The full text of this article
Institutional trust, information processing and perception of environmental cancer risk
by Craig W. Trumbo, Katherine A. McComas
International Journal of Global Environmental Issues (IJGENVI), Vol. 8, No. 1/2, 2008
Abstract: This paper examines how institutional trust affects the way in which people process information and perceive risk. Data come from a study of risk perception in the circumstance of US state health department investigations of suspected cancer clusters, with 30 cases examined (n = 1,111). Trust is assessed for three information sources: state health departments, civic groups and industries involved in each case. Higher trust for the state directly predicts lower risk perception, while high trust for civic groups predicts greater risk perception. Perceiving high trust for industry and state – and low trust for civic groups–promotes heuristic processing, which in turn predicts lower risk perception. Alternately, perceiving industry to have low trust and civic groups to have high trust promotes greater systematic processing, which consistently leads to perception of greater risk. Almost all of the effect of industry trust on risk is expressed indirectly.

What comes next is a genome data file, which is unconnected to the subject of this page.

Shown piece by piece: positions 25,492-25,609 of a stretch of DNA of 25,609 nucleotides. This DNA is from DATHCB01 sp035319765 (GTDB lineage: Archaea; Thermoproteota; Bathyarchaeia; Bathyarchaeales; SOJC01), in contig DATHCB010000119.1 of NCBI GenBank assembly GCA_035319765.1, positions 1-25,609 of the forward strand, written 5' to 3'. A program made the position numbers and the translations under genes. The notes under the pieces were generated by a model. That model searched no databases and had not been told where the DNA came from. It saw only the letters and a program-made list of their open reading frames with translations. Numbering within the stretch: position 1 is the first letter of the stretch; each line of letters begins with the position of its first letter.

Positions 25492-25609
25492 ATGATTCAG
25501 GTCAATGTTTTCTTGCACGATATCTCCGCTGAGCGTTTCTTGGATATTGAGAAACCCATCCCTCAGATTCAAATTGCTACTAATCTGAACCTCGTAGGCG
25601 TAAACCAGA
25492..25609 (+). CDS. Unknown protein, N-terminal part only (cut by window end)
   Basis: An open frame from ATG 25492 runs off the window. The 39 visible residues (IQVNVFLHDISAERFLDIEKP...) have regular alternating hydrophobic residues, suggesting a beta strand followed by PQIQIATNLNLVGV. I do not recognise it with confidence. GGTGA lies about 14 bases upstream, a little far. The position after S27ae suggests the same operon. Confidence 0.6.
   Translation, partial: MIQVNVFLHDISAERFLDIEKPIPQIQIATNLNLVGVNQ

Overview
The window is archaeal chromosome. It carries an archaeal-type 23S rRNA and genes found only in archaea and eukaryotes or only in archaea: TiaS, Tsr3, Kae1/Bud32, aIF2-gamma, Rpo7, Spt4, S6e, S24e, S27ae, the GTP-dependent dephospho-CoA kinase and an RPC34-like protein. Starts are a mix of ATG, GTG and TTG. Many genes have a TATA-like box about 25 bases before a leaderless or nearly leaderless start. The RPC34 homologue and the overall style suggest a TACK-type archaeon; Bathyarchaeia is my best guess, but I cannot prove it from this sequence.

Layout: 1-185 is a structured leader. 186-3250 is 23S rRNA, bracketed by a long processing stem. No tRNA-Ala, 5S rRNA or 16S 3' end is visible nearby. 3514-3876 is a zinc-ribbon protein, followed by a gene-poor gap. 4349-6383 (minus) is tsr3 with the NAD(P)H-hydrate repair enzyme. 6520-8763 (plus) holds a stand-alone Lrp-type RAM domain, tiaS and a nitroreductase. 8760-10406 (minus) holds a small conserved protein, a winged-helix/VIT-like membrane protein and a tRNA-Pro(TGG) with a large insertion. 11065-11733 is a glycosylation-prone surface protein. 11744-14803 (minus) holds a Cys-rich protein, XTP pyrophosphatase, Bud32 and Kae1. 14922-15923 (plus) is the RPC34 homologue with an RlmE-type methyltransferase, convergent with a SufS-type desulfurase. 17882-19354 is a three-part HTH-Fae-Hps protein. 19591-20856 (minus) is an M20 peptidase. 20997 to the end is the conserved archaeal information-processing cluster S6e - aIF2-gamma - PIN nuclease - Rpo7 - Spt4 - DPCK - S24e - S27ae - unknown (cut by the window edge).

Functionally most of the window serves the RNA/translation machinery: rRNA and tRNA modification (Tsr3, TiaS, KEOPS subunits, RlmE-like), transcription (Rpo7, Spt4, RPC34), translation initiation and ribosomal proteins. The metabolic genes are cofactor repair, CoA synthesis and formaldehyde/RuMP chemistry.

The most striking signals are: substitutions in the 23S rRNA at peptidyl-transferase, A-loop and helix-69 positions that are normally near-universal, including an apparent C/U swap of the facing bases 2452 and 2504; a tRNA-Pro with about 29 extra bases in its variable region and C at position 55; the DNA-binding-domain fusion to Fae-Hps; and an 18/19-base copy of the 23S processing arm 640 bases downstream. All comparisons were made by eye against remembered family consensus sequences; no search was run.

Online publication date: Thu, 21-Feb-2008
is only available to individual subscribers or to users at subscribing institutions.
Go to Inderscience Online Journals to access the Full Text of this article.
Pay per view:
If you are not a subscriber and you just want to read the full contents of this article, buy online access here.
Complimentary Subscribers, Editors or Members of the Editorial Board of the International Journal of Global Environmental Issues (IJGENVI):
Login with your Inderscience username and password:
Want to subscribe?
A subscription gives you complete access to all articles in the current issue, as well as to all articles in the previous three years (where applicable).
See our Orders page to subscribe.
If you still need assistance, please email firstname.lastname@example.org